A data protection breach at private healthcare firm Diagnostic Health may have left up to 10,000 NHS patients’ information at risk.
The BBC reports that a leaked report from the Information Commissioner’s Office (ICO) revealed the company had been storing unencrypted patient data and breaches date back to June last year.
The ICO document is also said to show that the firm was aware it was breaching data protection guidelines from this time, but continued to add information to its database until July.
The Care Quality Commission (CQC) watchdog was the first to become aware of the problem, passing information onto Stafford and Surrounds CCG (clinical commissioning group) as it commissioned services from Diagnostic Health.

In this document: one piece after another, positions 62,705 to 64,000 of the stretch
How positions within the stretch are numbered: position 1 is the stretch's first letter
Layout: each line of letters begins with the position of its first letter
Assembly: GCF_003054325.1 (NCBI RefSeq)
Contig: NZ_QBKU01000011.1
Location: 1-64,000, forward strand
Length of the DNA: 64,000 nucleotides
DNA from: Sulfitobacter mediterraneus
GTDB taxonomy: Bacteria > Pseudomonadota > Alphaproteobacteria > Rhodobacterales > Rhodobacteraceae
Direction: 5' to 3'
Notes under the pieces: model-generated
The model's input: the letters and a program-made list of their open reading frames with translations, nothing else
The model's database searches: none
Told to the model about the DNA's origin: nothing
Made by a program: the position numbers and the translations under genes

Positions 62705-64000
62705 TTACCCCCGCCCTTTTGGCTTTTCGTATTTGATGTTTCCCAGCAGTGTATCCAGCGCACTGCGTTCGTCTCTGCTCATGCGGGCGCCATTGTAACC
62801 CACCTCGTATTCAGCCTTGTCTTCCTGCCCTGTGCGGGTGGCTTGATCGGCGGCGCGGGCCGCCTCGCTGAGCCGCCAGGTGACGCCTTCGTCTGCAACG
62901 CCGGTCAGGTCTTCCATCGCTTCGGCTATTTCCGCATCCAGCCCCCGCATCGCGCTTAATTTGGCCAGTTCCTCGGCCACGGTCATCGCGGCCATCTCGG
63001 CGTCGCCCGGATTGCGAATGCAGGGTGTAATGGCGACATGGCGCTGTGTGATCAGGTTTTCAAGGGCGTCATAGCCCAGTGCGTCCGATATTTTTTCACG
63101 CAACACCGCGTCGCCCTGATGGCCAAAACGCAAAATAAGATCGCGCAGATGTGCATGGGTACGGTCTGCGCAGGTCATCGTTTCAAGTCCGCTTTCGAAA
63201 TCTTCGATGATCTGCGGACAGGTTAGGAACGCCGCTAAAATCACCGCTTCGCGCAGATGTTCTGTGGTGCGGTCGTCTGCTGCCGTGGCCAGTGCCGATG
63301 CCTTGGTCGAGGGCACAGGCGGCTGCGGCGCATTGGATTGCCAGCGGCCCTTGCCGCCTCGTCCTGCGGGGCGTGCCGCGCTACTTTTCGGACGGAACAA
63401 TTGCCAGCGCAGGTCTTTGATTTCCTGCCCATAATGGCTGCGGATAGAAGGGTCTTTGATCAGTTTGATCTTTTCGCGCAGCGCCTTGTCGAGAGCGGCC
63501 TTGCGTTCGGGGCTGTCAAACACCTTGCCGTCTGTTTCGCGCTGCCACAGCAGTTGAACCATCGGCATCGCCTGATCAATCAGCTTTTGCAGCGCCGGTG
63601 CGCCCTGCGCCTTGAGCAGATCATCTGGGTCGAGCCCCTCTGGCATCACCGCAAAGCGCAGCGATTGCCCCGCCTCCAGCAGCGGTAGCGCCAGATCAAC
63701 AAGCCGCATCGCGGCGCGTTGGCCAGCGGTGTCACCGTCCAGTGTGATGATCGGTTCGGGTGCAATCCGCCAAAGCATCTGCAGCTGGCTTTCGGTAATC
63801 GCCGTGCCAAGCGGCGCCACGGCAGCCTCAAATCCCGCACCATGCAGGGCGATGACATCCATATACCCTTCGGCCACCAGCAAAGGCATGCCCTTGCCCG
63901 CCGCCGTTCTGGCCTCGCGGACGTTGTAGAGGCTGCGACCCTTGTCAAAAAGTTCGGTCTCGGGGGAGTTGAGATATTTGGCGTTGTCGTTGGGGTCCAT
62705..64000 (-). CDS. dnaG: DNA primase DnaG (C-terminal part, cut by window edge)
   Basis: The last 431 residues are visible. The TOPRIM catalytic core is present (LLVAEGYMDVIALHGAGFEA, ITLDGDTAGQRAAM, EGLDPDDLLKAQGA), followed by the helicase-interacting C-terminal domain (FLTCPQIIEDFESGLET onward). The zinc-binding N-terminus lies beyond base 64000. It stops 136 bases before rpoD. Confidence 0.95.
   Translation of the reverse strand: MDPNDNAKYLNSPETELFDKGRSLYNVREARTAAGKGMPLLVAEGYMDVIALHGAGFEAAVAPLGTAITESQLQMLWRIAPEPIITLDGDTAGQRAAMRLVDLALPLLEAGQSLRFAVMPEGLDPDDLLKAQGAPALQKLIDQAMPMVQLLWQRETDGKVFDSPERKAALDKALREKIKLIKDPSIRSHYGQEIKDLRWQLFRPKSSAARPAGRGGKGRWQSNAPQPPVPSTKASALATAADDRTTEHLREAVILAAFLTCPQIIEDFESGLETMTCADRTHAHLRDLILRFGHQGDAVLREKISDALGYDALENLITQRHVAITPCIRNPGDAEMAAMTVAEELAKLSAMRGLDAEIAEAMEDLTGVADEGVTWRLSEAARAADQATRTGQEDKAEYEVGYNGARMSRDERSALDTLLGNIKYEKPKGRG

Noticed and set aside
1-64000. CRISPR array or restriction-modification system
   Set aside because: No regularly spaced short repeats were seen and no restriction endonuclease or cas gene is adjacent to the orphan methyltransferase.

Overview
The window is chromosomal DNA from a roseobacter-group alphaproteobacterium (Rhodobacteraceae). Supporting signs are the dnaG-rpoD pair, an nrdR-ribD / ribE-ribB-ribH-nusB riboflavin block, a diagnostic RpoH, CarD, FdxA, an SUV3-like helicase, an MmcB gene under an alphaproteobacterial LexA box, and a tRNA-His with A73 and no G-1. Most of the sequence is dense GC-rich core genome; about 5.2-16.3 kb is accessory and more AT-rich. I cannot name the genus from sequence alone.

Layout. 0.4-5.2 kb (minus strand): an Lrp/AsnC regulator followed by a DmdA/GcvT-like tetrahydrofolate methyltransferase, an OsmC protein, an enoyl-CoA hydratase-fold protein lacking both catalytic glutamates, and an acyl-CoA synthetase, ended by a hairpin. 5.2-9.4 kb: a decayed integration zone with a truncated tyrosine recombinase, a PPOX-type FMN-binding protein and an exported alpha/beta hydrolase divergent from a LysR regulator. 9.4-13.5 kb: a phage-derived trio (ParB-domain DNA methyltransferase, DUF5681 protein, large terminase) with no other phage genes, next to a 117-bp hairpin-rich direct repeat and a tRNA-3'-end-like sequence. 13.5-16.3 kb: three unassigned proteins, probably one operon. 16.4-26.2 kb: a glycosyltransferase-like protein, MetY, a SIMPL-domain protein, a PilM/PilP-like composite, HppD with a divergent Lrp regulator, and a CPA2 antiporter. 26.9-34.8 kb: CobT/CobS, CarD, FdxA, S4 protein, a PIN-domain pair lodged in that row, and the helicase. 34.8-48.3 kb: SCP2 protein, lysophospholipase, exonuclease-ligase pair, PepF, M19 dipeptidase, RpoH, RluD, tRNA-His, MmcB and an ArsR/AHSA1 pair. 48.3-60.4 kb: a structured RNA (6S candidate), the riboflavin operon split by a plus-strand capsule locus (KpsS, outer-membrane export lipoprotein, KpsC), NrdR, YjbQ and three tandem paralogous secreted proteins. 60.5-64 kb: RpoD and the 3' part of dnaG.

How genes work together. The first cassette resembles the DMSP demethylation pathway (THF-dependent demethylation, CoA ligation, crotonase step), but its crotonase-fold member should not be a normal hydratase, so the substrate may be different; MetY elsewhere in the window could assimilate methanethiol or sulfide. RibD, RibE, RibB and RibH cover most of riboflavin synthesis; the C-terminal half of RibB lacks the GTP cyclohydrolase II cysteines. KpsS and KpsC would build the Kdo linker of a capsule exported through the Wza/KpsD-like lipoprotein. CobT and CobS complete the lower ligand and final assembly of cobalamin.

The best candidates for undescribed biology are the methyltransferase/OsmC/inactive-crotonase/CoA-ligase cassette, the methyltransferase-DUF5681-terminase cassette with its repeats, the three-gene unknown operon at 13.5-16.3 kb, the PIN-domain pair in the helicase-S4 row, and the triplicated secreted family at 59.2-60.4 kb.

The CCG said it conducted an investigation that revealed “concerns of a serious nature” and so it referred the case to the ICO.
Problems that are said to come to light in the organisation’s report include failure to report a stolen company laptop, shared company passwords, emails containing sensitive data sent directly to staff inboxes and a lack of audit trail of who accessed the system and when.
Diagnostic Health claimed that following the allegations, it voluntarily suspended its services – which include carrying out ultrasound scans for NHS organisations.
“We have worked transparently with our NHS commissioning client throughout the process and can confirm that they are satisfied with all steps taken moving forward,” claimed Jonathan Leonard, the firm’s founder, speaking to the UK press.
“As a result, our lead commissioner, has confirmed that they are once again happy for us to resume providing services for their patients and others are in the process of agreeing the same,” he added.